The education minister of Belgium’s French-speaking community is trying to quell a row over a school textbook that identifies the founder of the modern Turkish state as gay.

Marie Arena is seeking a meeting with Turkey’s ambassador to Belgium, and her spokesman has said that Ataturk’s inclusion on a list of famous gay and bisexual people from history was a “mistake.”

The Walloon region of the country is autonomous in matters of education.

Belgium has autonomous administrations for the German, French and Flemish-speaking communities.

“The source of that list was a California-based Internet site, and unfortunately those who prepared the book didn’t feel the need to check the information already provided publicly on an Internet site. It is a copy and paste accident,” a source close to the education minister told Zaman newspaper.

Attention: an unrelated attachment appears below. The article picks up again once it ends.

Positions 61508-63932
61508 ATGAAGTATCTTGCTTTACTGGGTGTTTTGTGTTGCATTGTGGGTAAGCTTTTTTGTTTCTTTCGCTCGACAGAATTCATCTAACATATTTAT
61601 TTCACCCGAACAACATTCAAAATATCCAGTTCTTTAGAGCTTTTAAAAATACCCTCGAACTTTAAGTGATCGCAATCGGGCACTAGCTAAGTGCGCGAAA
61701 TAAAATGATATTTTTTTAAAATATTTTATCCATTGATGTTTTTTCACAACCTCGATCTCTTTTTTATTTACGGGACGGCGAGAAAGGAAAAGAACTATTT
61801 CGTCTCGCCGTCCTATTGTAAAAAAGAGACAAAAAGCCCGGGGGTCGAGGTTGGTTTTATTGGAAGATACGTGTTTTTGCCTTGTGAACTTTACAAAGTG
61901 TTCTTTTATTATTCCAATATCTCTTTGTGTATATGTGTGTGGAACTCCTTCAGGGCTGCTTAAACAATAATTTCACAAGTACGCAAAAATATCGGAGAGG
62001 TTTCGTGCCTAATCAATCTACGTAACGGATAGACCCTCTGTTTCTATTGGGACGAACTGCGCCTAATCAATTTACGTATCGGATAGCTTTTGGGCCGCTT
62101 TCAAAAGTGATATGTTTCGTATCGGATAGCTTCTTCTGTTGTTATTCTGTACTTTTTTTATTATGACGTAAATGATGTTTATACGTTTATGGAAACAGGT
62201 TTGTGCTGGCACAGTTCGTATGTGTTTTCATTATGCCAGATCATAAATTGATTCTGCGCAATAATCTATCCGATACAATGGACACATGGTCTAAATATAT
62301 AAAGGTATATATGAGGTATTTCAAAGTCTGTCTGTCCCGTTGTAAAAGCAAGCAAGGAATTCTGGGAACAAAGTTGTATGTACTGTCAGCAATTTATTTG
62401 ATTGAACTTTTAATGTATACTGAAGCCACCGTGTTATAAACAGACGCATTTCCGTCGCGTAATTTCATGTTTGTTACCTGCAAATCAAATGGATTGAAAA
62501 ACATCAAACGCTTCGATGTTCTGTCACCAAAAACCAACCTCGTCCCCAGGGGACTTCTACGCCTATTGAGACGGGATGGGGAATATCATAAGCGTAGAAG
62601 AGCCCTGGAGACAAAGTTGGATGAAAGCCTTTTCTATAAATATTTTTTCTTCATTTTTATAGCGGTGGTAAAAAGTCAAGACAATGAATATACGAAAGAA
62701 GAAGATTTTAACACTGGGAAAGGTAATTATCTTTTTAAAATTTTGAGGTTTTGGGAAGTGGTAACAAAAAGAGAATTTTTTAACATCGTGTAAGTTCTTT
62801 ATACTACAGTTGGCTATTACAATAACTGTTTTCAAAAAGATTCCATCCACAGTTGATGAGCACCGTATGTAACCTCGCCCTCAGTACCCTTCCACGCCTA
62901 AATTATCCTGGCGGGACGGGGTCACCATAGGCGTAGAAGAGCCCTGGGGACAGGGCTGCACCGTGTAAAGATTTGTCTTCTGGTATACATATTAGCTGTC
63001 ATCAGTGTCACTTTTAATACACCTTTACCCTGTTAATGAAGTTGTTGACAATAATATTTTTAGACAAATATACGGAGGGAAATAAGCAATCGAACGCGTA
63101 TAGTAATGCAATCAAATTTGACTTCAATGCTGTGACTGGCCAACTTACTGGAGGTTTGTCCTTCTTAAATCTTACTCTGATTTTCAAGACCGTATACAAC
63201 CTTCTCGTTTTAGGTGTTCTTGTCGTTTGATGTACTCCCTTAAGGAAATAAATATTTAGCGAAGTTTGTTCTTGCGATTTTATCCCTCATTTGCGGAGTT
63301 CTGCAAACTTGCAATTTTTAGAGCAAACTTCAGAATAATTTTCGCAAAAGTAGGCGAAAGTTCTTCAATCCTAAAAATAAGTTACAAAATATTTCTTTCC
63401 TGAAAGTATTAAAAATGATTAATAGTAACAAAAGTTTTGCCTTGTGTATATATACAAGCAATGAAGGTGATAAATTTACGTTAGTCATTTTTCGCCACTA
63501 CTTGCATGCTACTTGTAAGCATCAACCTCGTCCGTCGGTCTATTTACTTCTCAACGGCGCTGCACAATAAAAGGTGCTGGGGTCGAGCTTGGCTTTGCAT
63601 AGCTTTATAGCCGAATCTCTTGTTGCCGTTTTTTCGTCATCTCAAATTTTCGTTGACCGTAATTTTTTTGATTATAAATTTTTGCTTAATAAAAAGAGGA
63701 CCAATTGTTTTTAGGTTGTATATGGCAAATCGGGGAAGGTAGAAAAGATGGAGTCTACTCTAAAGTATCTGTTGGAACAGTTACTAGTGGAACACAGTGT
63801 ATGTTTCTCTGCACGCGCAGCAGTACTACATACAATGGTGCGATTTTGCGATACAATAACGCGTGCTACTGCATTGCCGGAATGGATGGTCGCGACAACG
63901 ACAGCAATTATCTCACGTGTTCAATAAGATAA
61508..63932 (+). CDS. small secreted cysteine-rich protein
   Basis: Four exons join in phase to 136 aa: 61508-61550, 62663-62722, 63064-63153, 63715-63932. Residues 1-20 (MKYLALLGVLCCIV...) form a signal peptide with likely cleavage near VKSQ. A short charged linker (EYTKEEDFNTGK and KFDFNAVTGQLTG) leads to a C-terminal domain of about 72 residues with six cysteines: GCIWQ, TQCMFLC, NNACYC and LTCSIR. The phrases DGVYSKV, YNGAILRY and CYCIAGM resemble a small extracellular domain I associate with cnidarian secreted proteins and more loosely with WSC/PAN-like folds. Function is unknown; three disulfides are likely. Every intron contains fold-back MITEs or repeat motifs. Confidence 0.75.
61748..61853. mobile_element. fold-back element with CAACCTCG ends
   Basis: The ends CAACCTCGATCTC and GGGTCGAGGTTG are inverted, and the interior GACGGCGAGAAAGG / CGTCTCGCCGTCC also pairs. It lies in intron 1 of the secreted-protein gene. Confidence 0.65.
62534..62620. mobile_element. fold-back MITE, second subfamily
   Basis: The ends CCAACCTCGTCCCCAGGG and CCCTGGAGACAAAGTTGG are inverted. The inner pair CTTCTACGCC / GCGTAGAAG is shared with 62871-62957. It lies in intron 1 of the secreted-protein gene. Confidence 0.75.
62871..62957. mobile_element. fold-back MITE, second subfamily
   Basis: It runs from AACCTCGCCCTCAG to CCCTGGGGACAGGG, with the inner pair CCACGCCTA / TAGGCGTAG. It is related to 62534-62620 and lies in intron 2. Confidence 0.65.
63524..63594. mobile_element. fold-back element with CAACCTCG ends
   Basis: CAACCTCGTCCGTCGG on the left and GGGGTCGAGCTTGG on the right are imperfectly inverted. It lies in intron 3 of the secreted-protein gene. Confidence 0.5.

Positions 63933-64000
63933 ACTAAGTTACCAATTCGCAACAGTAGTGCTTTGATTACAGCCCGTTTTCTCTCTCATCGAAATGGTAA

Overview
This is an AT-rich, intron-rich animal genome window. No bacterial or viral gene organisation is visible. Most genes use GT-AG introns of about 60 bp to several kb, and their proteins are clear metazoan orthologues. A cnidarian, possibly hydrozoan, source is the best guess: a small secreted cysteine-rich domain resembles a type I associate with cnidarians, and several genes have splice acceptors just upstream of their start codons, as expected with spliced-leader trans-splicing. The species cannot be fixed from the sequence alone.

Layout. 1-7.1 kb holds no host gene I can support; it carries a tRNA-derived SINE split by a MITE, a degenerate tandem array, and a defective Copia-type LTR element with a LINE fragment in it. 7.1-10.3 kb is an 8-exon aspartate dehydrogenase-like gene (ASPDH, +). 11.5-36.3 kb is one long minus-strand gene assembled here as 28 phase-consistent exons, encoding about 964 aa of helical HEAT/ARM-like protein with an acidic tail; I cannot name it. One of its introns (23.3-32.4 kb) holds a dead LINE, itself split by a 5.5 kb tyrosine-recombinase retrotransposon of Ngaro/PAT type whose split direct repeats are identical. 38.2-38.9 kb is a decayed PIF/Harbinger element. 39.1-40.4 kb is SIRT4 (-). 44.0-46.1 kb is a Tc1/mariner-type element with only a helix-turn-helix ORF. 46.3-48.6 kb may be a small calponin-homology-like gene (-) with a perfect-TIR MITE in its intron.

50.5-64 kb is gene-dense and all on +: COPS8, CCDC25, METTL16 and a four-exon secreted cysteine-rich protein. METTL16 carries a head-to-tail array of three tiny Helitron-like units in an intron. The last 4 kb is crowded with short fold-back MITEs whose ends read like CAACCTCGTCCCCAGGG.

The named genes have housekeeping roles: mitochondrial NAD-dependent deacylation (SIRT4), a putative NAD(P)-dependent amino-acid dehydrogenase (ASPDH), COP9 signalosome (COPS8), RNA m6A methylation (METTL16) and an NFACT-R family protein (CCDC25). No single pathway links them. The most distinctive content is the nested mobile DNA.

The 144-page book, titled Fight Against Homophobia, had not yet been given out to pupils.

Alexander the Great, artist Leonardo da Vinci, German poet and dramatist Johann Wolfgang von Goethe and Popes Benoit IX and Pope Jules III also made the list.

“The issue is extremely sensitive, and Belgian officials have eventually noticed their mistake,” Yusuf Seki, press officer of the Turkish Embassy in Brussels, said yesterday.

Turks are devoted to the memory of Ataturk, and slandering his name is punishable by imprisonment.

Earlier this month a court in Istanbul banned the YouTube website after a video posting alleging that all Turks are gay, including Ataturk, proved too much.

The febrile Turkish press pounced on the story of Greeks posting insulting YouTube videos as yet another example of their neighbour’s villany, and demanded that something be done.

The ban has now been lifted.

Ataturk, who transformed Turkey into a modern secular state, was President from 1923 until his death in 1938.